Everybody’s talking about social media. And you just nod and smile–but have no idea what they’re talking about. Get a detailed breakdown of the ‘four’ main social media platforms and how to best use them–as well as how to get started if you’re still on the sidelines. Learn how to leverage social media for your own marketing, but more importantly how to talk social media with clients who want it baked into their exhibit programs.
Given that I’ve spoken in public numerous times over the last several years, many times about social media and tradeshow marketing, the challenge isn’t so much putting the presentation together. It’s making sure the information is relevant and important to the audience.
Speaking about social media brings up a lot of challenges. As Steve Farnsworth (@steveology on Twitter) told me earlier this year, ‘social media is still the wild west’ in a lot of ways. Some companies really get it and are neck-deep in their social media engagement. Other companies have a lot of political resistance to even the thought of getting involved, viewing social media as ‘kid stuff’ or toys of some sort that an honest-to-god serious marketer shouldn’t even consider.
Crafting the content then becomes a balancing act between getting the neophytes interested enough to seeing the possibilities and helping the folks already engaged with tools, techniques and examples of how to engage.
Along the way I’ve had the good fortune to stumble onto three books which have been invaluable to crafting the presentation.
Nancy Duarte’s two books on presentations, “Slide:ology” and “resonate” have offered an enormous amount of guidance and I cannot recommend them enough (yes those are affiliate links; one book – ‘resonate’ – was given to me by Nancy and I purchased “Slide:ology” but I would recommend them anyway because they’re both excellent).
John C. Maxwell’s “Everyone Communicates, Few Connect” has also proved to be extraordinarily helpful in the preparation of the final presentation. I can quibble with a few of his cut’n’paste examples of communication, but his message and a majority of examples ring true.
If you’re working on a presentation, or ever have the opportunity to put one together, you would do yourself well by grabbing any or all of those books.
As for Jacksonville on December 2nd, well…we’ll see if they helped me as much as I hope they will!
If you want to get the most out of your tradeshow exhibit, you should do your utmost to let people know before the show that you’ll be there by using a tradeshow pre-show publicity guide. Not only will it give those folks who can’t attend the show a chance to learn about your new offerings and the fact that you’re going to exhibit – it also gives attendees something to look forward to.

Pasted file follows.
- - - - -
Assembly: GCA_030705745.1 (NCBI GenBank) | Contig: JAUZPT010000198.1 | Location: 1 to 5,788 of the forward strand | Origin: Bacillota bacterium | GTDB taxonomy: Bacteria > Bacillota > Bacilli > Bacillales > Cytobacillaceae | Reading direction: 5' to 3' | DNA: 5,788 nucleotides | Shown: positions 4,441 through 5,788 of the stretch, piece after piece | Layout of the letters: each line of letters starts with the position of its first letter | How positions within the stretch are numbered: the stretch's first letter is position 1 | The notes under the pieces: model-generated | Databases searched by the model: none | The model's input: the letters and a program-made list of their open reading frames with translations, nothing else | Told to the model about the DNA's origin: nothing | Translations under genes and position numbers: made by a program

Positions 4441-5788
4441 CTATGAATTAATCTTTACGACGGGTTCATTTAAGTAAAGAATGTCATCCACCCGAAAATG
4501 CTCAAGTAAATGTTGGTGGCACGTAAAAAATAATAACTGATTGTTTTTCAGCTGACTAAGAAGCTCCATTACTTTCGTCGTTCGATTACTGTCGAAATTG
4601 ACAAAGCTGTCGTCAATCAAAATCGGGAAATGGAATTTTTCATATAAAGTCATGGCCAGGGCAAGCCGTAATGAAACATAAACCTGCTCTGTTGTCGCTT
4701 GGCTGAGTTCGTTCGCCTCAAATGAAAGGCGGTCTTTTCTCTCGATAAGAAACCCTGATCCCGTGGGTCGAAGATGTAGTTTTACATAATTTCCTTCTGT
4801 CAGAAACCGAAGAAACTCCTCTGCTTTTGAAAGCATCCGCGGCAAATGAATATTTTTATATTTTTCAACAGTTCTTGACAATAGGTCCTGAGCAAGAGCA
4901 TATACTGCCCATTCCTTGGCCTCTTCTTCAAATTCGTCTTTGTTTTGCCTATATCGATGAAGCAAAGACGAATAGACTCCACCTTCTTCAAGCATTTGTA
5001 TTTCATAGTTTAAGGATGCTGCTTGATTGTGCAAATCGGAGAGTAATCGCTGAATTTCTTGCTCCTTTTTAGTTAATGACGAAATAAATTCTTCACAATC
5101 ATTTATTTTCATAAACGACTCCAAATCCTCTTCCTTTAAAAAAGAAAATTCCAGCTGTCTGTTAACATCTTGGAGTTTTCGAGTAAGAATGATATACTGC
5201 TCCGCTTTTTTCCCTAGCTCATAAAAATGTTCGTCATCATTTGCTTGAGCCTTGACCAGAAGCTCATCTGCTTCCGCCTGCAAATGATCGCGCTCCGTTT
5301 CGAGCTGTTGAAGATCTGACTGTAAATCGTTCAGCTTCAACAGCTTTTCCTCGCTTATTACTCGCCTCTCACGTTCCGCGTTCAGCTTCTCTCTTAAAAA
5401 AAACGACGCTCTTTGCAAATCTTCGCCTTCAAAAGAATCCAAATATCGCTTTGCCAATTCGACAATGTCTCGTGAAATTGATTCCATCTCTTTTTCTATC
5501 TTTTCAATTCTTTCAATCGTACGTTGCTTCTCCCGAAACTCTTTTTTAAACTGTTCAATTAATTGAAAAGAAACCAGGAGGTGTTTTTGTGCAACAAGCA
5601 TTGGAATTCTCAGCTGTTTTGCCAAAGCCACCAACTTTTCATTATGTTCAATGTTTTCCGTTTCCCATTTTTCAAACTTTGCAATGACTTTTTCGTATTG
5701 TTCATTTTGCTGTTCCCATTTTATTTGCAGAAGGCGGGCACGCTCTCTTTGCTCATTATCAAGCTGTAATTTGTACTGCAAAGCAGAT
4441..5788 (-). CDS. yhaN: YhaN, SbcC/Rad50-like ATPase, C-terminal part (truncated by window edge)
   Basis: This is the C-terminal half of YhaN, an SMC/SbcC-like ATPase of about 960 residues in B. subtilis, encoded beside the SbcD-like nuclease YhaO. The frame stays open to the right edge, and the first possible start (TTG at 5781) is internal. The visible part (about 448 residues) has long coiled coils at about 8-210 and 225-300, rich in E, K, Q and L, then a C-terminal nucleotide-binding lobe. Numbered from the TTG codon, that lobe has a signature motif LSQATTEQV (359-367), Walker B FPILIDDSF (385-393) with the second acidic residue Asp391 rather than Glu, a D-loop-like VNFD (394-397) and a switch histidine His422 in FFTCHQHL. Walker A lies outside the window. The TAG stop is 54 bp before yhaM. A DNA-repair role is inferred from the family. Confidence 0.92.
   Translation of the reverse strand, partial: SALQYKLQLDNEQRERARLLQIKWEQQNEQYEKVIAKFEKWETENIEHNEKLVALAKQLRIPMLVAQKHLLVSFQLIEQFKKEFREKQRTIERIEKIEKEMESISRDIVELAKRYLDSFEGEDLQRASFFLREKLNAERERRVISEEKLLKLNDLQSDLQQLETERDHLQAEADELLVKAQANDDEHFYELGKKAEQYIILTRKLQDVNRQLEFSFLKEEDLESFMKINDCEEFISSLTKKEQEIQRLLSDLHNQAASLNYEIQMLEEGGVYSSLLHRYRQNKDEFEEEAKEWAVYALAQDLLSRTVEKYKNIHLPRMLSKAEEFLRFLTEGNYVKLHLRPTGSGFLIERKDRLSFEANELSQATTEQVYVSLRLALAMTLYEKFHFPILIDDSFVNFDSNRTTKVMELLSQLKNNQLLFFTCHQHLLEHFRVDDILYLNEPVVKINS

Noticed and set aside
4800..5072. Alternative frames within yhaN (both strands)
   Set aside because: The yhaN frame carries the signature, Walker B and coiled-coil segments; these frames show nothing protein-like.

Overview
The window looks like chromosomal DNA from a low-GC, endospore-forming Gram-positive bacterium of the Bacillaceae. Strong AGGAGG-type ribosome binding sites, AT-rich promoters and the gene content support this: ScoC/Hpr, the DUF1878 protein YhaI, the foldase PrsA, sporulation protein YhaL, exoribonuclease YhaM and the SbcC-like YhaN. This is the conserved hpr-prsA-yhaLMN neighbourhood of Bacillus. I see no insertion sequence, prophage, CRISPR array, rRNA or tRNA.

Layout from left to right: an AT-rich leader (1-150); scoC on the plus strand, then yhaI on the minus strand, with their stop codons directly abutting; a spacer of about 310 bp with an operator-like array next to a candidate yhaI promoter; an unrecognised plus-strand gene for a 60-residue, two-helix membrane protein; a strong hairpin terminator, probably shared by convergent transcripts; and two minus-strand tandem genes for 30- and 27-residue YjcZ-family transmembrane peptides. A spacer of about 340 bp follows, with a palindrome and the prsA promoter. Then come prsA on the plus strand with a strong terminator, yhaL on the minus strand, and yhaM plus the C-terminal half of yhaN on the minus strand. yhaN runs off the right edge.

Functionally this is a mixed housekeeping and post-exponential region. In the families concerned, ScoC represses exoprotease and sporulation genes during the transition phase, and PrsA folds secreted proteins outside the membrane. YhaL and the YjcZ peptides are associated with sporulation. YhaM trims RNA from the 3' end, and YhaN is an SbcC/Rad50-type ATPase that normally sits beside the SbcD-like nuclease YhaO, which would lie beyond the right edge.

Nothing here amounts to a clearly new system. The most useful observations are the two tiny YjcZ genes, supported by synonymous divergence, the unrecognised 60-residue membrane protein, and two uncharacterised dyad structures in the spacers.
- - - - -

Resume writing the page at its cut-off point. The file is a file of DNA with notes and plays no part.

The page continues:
Key goals include:
letting people know about new products
cluing the media in on your new products and your upcoming appearance
alert people to access to your key people: CEO, designers, managers, etc.
schedule interview with media and bloggers onsite during the show
generate new sales leads
get your CEO or other lead person on the speaking schedule at the show
Are there any press-only pre-show functions that you, as an exhibitor, can attend? Are there awards programs that you can participate in? Should you hold a press conference at the show? All of these are good questions who’s answers may lead you to new opportunities for exposure. And if there’s anything you want MORE of at a tradeshow, it’s EXPOSURE.
How’s your online press area? Your press kit should have information on the latest products that you want to push, and should be available in many formats: text, audio interviews, video demonstrations if appropriate and photos. The more ways you offer the information, the easier it becomes for the press to use your information.
If you choose to issue a press release, keep in mind that you’re competing with dozens or hundreds of other press releases. To create a compelling press release, the most important thing is to create a compelling headline. Without a ‘hooky’ headline, you’re sunk because no one will read past a boring headline. Your press release – if related specifically to something going on at the tradeshow – should have the various points of contact for people in your booth.
Engage social media. Find out what bloggers might be covering the event. Ask colleagues (or even competitors) who they have seen covering the event in the past. Include links to your Facebook page, Twitter, YouTube and LinkedIn outlets if available. Create event listings on LinkedIn and Facebook and spread the word through your contacts.